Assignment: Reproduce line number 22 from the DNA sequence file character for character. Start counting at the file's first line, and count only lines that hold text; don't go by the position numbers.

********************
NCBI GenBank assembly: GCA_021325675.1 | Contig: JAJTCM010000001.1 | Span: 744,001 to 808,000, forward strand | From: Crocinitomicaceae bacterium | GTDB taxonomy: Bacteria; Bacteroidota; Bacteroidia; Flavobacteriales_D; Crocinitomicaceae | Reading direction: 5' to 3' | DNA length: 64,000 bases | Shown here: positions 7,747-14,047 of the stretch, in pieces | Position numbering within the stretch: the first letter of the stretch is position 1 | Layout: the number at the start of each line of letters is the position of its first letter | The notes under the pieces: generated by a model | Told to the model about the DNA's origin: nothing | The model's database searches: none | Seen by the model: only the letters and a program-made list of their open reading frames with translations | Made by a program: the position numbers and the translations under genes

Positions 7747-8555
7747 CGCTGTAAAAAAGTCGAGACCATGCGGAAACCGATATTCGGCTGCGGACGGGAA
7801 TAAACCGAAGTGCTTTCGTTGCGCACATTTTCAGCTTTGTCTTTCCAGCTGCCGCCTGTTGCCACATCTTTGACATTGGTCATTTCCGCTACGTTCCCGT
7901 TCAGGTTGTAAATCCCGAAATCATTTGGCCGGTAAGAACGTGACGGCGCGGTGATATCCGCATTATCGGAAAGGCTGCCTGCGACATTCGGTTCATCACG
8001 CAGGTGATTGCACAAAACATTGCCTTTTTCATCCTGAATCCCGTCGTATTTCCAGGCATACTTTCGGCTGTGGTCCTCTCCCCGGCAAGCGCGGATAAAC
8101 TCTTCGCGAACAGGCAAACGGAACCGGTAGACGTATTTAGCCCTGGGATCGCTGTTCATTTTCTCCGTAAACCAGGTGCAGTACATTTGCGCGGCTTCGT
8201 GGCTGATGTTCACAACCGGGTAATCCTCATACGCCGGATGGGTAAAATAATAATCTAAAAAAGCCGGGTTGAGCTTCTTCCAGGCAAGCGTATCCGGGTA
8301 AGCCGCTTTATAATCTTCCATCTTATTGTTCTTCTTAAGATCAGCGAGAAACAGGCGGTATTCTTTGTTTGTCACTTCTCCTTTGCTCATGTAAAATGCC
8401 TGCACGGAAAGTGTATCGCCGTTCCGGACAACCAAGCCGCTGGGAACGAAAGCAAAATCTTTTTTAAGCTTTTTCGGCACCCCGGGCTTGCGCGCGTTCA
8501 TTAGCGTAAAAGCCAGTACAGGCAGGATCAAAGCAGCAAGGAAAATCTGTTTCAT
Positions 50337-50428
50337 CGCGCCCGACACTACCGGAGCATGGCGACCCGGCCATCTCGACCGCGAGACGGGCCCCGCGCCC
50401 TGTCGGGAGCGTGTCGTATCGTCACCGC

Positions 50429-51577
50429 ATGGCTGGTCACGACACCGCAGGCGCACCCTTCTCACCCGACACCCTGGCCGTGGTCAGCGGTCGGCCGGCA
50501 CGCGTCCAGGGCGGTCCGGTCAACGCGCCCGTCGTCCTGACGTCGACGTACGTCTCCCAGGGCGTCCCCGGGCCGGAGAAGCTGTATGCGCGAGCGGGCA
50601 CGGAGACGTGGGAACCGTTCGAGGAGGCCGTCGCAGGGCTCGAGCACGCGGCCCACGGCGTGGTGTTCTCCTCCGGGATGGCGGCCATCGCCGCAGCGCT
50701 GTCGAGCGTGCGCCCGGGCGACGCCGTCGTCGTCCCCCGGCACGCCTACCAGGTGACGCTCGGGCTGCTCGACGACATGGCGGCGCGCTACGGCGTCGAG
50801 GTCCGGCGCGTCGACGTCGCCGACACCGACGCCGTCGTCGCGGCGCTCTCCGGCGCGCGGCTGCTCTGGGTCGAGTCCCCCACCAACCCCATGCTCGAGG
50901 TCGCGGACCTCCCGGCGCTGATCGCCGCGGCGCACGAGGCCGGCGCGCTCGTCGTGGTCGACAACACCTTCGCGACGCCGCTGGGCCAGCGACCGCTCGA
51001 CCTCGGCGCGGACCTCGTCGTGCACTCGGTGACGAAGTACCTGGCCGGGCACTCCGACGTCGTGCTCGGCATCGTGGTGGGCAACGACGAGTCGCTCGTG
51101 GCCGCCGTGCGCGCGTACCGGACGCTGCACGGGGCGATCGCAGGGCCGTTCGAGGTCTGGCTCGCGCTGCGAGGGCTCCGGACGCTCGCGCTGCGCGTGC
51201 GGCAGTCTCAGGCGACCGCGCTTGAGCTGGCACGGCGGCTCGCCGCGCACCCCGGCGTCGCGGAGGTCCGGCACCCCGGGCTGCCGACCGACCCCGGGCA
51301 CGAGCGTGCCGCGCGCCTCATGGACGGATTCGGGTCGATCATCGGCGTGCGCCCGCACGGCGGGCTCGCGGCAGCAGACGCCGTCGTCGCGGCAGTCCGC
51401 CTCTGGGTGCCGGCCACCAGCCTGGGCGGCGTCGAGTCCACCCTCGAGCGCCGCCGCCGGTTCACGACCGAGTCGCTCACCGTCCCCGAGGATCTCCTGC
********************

51001 CCTCGGCGCGGACCTCGTCGTGCACTCGGTGACGAAGTACCTGGCCGGGCACTCCGACGTCGTGCTCGGCATCGTGGTGGGCAACGACGAGTCGCTCGTG